If you have lived in Italy for more than five continuous years, you can apply for permanent residency. You must apply for this residency to your local police headquarters no later than the expiration date of your existing permit.

You can establish residency in Italy if you relocate to Italy with the purpose of applying for Italian citizenship by descent. You will be granted a visa that will allow you to continue resisting in the country for as long as the citizenship process takes. You can otherwise apply for a work or student visa.

For many people, Italy can seem like a rather expensive place to live. However, everything is relative and as a rule, the cost of living is much higher in the city than in rural areas. More specifically, this cost of living will depend on your lifestyle and whether you choose to live in a frugal manner or not.

American citizens require a business visa (work permit) from their employer before arriving in Italy to work.

Salary can vary in Italy just as much as anywhere else in Europe. Experience and qualifications will have a lot to do with this amount but the location and benefits involved will also be a factor. Recent statistics show the average disposable salary for an Italian resident is €1,280 which is enough to live comfortable in most cities and towns.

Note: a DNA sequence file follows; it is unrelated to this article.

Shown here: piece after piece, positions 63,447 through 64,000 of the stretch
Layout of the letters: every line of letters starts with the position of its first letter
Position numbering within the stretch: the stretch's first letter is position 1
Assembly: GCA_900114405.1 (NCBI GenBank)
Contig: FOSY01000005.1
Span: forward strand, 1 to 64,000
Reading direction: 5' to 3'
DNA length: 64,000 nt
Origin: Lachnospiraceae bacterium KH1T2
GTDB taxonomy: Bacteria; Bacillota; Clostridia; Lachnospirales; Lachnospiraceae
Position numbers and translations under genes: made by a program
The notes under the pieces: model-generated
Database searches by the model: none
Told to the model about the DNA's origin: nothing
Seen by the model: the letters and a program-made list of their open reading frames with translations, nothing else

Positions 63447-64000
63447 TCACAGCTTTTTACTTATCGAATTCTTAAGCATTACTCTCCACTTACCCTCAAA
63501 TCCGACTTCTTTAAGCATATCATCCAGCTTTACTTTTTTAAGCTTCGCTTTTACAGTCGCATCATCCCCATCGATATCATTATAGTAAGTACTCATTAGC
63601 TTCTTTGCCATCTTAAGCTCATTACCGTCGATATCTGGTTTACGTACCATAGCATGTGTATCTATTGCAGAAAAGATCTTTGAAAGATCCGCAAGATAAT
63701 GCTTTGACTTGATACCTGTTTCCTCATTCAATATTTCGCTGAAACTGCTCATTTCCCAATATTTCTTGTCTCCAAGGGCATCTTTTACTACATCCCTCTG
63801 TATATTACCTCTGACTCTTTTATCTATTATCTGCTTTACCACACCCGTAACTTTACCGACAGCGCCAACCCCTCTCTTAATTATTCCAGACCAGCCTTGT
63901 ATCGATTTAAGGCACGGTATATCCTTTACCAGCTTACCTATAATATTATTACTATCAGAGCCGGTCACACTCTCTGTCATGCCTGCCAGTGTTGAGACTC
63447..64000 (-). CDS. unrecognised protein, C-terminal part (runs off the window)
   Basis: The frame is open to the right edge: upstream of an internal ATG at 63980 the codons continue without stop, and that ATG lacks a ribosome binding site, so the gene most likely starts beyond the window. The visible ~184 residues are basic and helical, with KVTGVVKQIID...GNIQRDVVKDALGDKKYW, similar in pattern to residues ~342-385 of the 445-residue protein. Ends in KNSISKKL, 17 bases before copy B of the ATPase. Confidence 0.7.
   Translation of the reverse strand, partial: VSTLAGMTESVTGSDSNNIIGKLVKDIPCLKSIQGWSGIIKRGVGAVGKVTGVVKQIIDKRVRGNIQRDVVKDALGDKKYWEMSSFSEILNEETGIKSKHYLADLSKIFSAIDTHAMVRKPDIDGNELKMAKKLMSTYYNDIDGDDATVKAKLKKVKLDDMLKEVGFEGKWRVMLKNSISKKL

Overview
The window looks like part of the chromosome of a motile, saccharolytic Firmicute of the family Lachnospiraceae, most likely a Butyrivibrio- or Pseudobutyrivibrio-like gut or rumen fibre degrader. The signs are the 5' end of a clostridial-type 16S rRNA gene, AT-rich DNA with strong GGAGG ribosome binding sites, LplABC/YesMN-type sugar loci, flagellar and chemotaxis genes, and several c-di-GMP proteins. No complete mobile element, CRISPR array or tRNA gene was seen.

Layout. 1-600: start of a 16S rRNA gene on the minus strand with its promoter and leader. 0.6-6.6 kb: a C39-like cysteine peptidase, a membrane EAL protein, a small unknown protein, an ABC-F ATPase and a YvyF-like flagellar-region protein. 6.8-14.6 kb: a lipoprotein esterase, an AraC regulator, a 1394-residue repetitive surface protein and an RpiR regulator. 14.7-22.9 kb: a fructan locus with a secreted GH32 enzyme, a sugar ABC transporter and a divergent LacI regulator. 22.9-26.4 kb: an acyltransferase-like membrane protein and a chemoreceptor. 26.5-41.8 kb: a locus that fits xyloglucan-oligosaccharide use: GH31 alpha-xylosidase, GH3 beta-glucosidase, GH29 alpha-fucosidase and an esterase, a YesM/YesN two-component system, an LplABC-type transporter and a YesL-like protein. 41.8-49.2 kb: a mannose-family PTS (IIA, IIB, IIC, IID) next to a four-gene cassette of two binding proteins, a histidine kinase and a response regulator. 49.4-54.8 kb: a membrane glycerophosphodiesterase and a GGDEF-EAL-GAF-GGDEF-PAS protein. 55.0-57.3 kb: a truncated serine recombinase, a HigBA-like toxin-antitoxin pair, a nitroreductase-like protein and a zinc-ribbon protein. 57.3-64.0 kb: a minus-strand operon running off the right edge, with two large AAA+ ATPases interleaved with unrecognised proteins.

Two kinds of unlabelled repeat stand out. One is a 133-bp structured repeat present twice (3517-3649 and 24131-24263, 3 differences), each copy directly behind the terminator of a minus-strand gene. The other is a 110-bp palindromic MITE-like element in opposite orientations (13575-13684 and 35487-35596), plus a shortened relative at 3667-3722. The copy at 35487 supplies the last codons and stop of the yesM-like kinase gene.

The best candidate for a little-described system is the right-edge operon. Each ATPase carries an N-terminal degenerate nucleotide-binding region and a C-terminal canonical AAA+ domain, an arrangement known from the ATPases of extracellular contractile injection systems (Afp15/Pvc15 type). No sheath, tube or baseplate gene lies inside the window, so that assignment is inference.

Yes. While non-EU residents must have a valid residence permit to buy property in Italy, there is a reciprocity which allows Italians to buy property in America and vice-versa. In other words, Americans can purchase property in Italy with or without Italian residency.

US citizens do not need a visa to enter Italy and can stay for ninety days or less. However, US citizens who retire to Italy or plan on living there without working should apply for an elective residency visa.

Yes. Italy is one of 20 countries in Europe that use the Euro as currency.

As Italy is part of the Schengen Zone, US citizens can travel to Italy and stay for ninety days or less. However, you must have at least three months validity on your passport after the date of your return to the United States.